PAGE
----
We explored the ship for a couple of hours. It is impressive, very grand, and they employ the friendliest staff members we've ever met. We presented ourselves at the Britannia Restaurant for the late sitting and the food and service were excellent. Another warning: alcoholic, and non-alcoholic drinks on board are expensive, and a 15% service charge is applied to every bill. So think twice before you open that bottle of water on the table. It will cost you over four dollars. Tap water is fine to drink, and the wait staff doesn't seem to care whether you order alcohol or not. We had specified a table for two only, because when we're on holidays, we like to get to know our fellow travellers in our own good time. Unfortunately, we were placed at a table with a boring, annoying couple from South Carolina who did nothing but talk about work and money. The following night, the maitre'd could not guarantee us a table by ourselves until the third day of sailing, so we decided to try out the famous Todd English restaurant. My bad luck, my entrEe was awful, a piece of fatty lamb with a fancy name. My husband's meal was excellent. They offered me one other dish which didn't appeal, so it was back to room service again. I regretted having to pay the extra $30 US for dining at this restaurant. The Britannia was far superior, in dEcor, service and food. Granted, portions are small, but it is a four course meal, and when my husband asked for a second cheese plate, it was provided within seconds.
At .75 per minute the internet is ridiculously priced, but I had no choice because I had to keep touch with family when on board. I bought the 2-hour package for $47.95, and I could have done my laundry while waiting for the programs to load. It is glacially slow, and I think it's a rip-off, and cheap of Cunard to charge passengers. Even the most modest Canadian hotel offers free internet these days. Forget about ship-to-shore calls too, they cost $4.95 US per minute.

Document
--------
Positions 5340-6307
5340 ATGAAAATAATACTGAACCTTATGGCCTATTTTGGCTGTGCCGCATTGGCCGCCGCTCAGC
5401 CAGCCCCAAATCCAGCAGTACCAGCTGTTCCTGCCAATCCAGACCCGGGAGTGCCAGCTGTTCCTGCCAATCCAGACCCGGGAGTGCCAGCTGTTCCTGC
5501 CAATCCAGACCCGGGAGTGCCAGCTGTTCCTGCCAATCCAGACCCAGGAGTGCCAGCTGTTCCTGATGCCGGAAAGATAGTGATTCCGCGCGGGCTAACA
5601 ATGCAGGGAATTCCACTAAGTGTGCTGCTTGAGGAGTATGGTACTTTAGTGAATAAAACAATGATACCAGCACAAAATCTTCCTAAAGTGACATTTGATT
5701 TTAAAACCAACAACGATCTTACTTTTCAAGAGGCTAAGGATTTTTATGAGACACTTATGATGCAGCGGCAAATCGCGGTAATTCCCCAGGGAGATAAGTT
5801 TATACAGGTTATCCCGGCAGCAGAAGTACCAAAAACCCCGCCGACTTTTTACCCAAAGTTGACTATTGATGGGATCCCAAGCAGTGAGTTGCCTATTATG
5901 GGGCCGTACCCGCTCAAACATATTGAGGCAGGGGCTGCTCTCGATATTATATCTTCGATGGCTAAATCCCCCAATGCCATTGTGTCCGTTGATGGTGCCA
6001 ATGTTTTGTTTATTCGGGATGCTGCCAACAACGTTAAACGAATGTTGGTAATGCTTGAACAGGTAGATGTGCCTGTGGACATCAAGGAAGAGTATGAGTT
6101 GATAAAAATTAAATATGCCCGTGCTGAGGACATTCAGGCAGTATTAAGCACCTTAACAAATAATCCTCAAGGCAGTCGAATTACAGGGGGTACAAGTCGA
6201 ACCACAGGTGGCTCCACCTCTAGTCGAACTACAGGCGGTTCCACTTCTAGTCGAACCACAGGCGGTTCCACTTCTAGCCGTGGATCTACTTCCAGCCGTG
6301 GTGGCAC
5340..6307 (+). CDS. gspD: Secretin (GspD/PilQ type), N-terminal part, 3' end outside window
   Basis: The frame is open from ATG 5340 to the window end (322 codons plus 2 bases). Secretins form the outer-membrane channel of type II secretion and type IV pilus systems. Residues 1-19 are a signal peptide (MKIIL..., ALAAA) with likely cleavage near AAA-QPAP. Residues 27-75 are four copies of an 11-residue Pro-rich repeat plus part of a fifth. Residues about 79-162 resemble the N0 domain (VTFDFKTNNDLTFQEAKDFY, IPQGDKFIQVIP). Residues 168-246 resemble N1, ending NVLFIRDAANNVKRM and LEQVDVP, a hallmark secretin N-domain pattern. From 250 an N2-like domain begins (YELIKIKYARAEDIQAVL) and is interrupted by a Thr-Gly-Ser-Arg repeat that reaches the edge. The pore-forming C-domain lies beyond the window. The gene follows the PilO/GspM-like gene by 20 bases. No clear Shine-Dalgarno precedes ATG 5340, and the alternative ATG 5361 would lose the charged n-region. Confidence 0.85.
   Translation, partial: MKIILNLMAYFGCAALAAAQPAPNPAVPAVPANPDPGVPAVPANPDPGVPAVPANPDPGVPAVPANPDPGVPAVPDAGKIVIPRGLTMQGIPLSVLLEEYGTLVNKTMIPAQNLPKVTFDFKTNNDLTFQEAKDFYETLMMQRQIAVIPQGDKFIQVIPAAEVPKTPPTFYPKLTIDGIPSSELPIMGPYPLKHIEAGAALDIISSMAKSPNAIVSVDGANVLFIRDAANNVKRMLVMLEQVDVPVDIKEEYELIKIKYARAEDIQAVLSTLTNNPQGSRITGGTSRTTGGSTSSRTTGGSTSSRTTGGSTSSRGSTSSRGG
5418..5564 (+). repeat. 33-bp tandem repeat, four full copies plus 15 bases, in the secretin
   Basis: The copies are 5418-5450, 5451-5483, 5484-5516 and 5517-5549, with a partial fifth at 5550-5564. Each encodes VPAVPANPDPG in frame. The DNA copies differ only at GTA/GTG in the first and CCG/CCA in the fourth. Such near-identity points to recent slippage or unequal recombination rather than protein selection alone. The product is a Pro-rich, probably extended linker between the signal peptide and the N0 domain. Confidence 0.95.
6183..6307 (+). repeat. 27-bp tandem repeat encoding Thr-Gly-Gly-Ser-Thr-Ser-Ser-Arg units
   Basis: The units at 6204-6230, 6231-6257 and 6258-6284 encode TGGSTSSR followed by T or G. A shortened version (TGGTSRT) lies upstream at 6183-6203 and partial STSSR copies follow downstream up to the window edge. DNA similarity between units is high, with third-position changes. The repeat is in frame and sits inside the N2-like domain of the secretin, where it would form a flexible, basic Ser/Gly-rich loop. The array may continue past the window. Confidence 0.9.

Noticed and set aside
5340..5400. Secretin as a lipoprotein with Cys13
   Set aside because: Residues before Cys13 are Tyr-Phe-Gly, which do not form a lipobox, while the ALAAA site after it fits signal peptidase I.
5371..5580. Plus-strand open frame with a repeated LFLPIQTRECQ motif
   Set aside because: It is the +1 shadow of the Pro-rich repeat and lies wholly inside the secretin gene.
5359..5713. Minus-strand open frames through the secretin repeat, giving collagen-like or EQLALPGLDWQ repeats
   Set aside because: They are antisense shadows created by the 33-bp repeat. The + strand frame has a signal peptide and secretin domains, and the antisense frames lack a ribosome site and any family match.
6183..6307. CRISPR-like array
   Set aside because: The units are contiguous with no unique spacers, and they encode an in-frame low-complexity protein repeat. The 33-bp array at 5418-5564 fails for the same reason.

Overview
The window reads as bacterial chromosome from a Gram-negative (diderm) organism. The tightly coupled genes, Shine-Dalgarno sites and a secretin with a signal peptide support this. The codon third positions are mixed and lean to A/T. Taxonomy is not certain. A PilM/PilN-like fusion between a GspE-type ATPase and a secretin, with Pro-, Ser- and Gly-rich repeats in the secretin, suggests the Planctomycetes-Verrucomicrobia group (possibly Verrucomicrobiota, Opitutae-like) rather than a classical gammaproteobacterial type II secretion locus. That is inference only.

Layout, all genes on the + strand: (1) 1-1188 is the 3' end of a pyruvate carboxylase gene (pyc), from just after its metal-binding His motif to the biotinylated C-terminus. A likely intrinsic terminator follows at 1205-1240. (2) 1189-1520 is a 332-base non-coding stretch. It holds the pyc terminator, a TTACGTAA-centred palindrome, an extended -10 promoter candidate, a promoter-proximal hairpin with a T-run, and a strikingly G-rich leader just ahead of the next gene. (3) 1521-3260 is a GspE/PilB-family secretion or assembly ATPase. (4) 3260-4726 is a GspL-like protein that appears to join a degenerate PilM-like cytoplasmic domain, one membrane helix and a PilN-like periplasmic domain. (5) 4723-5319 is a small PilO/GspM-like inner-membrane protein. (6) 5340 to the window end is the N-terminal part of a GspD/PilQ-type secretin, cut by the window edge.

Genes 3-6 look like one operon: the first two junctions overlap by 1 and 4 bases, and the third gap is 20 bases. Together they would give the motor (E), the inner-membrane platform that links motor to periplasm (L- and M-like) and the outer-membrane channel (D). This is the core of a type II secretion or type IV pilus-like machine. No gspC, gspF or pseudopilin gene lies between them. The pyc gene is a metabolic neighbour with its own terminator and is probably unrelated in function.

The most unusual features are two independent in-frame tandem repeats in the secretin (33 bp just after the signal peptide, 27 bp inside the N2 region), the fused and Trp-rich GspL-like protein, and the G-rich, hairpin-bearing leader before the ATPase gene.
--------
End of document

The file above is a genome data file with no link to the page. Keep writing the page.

The planetarium is awesome, even if they do show the same two short films over and over all week. There were three interesting guest lecturers on board, and movies we enjoyed. The shows were excellent, as far as we could tell, musicals not being our cup of tea, so to speak. There was an incredible piano recital and also a violinist - both world class. All of the musicians on board were extremely talented. In fact, music is everywhere on the QM2, which is wonderful, and there are even passenger sing-alongs in the Grand Lobby. A nice touch. The Queen's ballroom is lovely, but doesn't have enough chairs, and the dance floor is small. The problem is that all early diners go there after dinner and stay until closing time, so the late dining guests have nowhere to sit when they want to enjoy the music and dancing.
The Golden Lion pub has excellent food and is easily the most popular venue on the ship. This is another place where it is hard to find seats, especially around pub quiz time. The ship's library is well stocked but again quite small (nothing like the photographs on the web site) and chairs are in short supply too.
Another caveat. Expect to be wakened very early at journey's end, if you arrive in New York. Helicopters overhead and docking noises, etc. Also, all passengers have to be out of their staterooms by 8:30 a.m. Breakfast is finished by 9:00 everywhere and passengers are asked to gather in various locations to wait for disembarkation. There was another suggestion which I thought was rather cheap: Since nothing free is available to eat and drink after 9:00 a.m., passengers were advised that they could purchase snacks in the Sir Samuel area while they waited to be disembarked.
Except for the bad beginning and the disembarkation and rather hurried "Ok-you-have-to-leave-right-now" feeling, we enjoyed ourselves. We were especially impressed with the staff, professional, caring and friendly. Dollar for dollar, we've had better value, and just as enjoyable holidays, but for our first cruise, it was mostly good.